A couple of years ago, U.S. festival and arthouse audiences were riveted by Red Riding Trilogy, a production for Britain’s Channel Four exploring a history of crime, of both the organized and the darkly obsessive varieties, twisting its way through a community in the North of England over the span of a decade. The trilogy was a unified work pursuing a narrative involving a teeming cast of characters, yet each of the three feature-length components (“1974,” “1980,” and “1983”) was handled by a different director, and each director took his own, quite distinct stylistic approach to his part of the saga.
Much the same is true for Dreileben, a 2011 triptych for German television that played this year’s Vancouver International Film Festival. Again, three different directors have made three feature films linked by a crime—more precisely, by the hunt for an escaped murderer in and around the picturesque village of the title—and if anything the results differ more in tone, style, and focus than the three parts of Red Riding. The time frame is much more limited, a matter of days or weeks. At least, that’s true of the manhunt. In a larger sense, Dreileben reaches far back into the past, especially in parts two and three, as new information emerges about aspects of characters’ histories that had been imperfectly understood, or even unsuspected, before.
Perhaps the most striking difference between the trilogies is that Red Riding, no matter how many characters it juggled and how wide-ranging its plots and subplots, was always “about” the crimes at the center of the story; Dreileben, more often than not, focuses its attention elsewhere. In the first film, Christian Petzold’s Beats Being Dead, a young intern named Johannes (Jacob Matschenz) working at a clinic in a bucolic setting is on a cozy career path, given that the chief surgeon’s attractive daughter (Vijessna Ferkic) is sweet on him and daddy’s eager to recommend him for higher things. Then a cute biker chick blows him a kiss, and even though the immediate aftermath of that gesture is painful for both of them, a romance ensues. When not accommodating the biker gang, Ana (Luna Mijovic) works as a maid in a nearby hotel, and as she and Johannes traverse the woods and roads and bridges between their respective workplaces, we hear distant sirens, glimpse roadblocks, detours, and other signs of the manhunt in progress. We also glimpse how the manhunt begins, an incidental blunder by Johannes himself, who opens a door when he shouldn’t and unwittingly enables the escape of a man believed to be a homicidal maniac.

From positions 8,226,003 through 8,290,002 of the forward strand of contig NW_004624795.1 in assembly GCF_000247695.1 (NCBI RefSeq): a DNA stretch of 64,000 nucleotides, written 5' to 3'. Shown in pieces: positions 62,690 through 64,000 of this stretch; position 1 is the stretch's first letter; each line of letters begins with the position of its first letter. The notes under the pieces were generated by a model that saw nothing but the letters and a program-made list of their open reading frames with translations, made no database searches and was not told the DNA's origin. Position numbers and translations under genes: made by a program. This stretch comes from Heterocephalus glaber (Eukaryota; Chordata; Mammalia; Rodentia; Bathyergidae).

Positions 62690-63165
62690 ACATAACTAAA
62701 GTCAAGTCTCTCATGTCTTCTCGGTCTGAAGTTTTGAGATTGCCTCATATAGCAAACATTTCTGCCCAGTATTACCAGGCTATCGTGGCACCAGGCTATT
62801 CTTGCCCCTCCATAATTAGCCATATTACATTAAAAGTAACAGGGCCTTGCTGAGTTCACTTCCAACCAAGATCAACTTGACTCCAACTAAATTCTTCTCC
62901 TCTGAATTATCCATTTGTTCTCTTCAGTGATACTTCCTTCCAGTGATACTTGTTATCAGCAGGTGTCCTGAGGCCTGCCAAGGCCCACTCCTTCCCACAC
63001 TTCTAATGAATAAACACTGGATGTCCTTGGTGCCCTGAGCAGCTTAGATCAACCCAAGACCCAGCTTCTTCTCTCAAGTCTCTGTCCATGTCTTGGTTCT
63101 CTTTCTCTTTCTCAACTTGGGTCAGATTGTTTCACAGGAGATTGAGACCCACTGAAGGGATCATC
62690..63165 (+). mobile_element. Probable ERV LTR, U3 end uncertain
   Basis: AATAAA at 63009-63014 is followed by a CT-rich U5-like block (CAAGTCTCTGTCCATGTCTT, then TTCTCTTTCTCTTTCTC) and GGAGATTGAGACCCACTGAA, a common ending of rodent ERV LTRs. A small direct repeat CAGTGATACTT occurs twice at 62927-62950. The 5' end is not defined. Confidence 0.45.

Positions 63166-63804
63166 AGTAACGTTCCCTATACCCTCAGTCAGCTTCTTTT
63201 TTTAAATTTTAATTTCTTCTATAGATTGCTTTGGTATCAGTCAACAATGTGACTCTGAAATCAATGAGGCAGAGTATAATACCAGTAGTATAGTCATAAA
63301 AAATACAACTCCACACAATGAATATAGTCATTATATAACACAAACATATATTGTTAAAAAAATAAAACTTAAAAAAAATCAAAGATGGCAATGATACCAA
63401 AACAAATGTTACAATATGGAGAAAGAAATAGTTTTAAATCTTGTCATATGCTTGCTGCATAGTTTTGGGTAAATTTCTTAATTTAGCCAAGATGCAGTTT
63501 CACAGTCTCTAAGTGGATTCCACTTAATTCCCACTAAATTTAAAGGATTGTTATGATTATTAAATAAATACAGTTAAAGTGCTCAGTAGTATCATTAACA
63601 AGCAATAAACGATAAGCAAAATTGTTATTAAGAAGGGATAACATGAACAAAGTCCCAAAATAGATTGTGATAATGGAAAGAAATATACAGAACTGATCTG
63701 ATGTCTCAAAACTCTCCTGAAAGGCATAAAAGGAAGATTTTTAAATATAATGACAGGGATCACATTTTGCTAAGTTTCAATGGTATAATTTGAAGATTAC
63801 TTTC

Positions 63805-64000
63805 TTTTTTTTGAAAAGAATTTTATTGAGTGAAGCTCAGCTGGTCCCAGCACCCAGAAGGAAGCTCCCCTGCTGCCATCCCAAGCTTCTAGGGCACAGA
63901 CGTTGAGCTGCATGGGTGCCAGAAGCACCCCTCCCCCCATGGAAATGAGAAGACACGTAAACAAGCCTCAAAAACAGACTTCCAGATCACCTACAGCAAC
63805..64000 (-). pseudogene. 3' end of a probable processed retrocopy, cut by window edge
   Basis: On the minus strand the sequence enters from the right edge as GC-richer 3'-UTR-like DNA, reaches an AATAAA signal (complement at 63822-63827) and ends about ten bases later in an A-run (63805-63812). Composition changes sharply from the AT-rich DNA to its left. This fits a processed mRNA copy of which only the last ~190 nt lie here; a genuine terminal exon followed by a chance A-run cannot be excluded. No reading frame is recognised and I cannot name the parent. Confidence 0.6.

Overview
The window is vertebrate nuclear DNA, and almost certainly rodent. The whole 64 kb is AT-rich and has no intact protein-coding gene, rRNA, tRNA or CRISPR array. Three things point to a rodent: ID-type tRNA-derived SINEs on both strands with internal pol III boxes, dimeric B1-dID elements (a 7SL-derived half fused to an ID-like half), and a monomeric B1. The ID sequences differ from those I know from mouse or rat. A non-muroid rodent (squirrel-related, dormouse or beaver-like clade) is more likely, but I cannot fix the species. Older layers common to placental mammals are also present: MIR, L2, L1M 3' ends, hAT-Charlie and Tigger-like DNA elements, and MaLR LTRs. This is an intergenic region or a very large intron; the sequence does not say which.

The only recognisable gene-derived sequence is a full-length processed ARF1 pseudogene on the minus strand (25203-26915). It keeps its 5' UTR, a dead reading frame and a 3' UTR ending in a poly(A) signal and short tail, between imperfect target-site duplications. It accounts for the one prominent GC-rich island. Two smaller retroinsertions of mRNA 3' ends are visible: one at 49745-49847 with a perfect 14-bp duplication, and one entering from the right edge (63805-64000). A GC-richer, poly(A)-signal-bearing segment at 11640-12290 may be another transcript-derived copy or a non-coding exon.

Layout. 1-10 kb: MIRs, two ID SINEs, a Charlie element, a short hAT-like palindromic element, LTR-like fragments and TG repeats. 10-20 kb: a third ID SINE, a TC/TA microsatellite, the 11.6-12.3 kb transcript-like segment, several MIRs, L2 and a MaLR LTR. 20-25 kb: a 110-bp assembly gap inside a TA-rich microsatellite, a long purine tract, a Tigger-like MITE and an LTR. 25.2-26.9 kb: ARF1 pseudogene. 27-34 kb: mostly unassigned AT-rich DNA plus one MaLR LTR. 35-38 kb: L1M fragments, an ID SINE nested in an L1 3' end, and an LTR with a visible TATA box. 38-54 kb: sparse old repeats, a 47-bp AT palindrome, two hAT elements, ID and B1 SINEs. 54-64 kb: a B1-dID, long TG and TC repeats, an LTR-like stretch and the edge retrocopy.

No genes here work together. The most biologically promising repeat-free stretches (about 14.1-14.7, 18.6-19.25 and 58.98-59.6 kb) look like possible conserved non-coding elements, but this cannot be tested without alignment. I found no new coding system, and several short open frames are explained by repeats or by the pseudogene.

The principal focus of Beats Being Dead remains the affair between Johannes and Ana. A Bosnian refugee, she too has an air of hunted animal about her, and the emotional demands she begins to make of him have soon set both Johannes and the viewer on edge. So does the drift of the narrative. It’s as though we were encountering the hallmarks of the slasher movie—e.g., a floating camera perspective that may indicate Somebody Watching or may be just a casual change of angle and coverage—but rather than setting us up for cheap shocks, these stylistic tropes serve a contemplative mode infused with ambiguity and unease. Ana’s biker gang arcs back into view from time to time, though their potential for menace ebbs away, mutating into something more like embarrassment. And still out there somewhere—often as not caught, like Ana herself, on a municipal video monitor to which apparently no one pays attention—is Molesch the murderer (Stefan Kurt), who perhaps hasn’t actually murdered anyone, but may yet.
It’s unnecessary—and would be dirty pool—to reveal here the outcome of Johannes and Ana’s stories, shared or separate. The concluding scenes are powerful, the fulfillment of itineraries no less disturbing for our coming to “understand” them. In this,Beats Being Dead is consistent with the mission of Dreileben overall: to define the incompleteness of “truth,” to underscore the impossibility of “seeing” everything, even about ourselves.